Both run thin when you are constantly strained mentally, emotionally and financially.

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His children and wife struggled to reconcile with his changing behaviour and role.

They also took on most of the caregiving responsibilities which again, they were ill-prepared for.

He was ill, but the healthcare system could not help him much. It took a toll on the family dynamics and again, there was no help available to deal with basic chores or stress later on, grief.

Perhaps, armed with all the information I have now, as a healthcare professional, I can think of a thousand things we could have done differently.

As one of the people that played a tiny role in caring, I remember how lost we often were.

We depended upon a health system that couldn't supplement care if biomedical intervention was not needed.

While support is sometimes available, it isn't always accessible.

In the government hospital I worked at, I saw old women who had never stepped out alone at night get investigations done for their sons at 2:00 a.m.

I saw people struggle to meet their many out of pocket expenses, despite the government schemes. Many had to figure out documentation because they couldn't afford care otherwise.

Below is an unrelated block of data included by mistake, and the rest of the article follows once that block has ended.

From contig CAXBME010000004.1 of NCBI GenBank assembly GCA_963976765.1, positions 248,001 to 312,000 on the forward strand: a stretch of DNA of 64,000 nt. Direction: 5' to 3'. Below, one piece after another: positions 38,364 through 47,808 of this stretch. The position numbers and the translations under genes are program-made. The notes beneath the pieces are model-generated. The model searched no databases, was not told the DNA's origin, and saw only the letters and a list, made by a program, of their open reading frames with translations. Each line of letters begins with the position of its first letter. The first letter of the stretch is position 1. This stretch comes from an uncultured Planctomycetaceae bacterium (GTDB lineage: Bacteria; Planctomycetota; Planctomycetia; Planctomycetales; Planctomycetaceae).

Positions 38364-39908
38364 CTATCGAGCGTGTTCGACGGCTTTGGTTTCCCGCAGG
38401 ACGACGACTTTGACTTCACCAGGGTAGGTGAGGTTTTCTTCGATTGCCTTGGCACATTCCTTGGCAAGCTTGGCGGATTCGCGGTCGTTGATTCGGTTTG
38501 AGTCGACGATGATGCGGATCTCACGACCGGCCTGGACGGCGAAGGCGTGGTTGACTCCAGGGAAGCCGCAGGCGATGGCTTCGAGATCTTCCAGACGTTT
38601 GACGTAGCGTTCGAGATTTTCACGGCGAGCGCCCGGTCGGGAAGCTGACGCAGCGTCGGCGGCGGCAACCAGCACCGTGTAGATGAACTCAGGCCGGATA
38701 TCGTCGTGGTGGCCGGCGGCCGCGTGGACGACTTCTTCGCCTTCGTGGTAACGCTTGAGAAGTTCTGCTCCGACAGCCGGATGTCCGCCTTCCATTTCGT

Several struggled to find blood donors because of stigma.

They stayed day in and day out, without any arrangement for their stay inside the hospital, often taking to the floor for rest.

In Indian setups, the dearth of on ground HCWs(Healthcare workers) is such that the system tends to rely heavily on caregivers- monitoring basic vitals, physiotherapy, administering medicines on time, arranging funds for each therapeutic intervention, everything is on the caregiver.

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And it is a thankless place to be in, a patient bystander (patient "party"/"attender") often does not even have an identity within the hospital.

They're referred to only in association with the care recipient.

In chronic illnesses, this continuous strain gets worse. It begins to take a toll on the mental and physical health of the caregiver.

It begins to change relationships and in turn affects the quality and availability of care as well.

Formal caregivers are either difficult to afford or often, not available at all.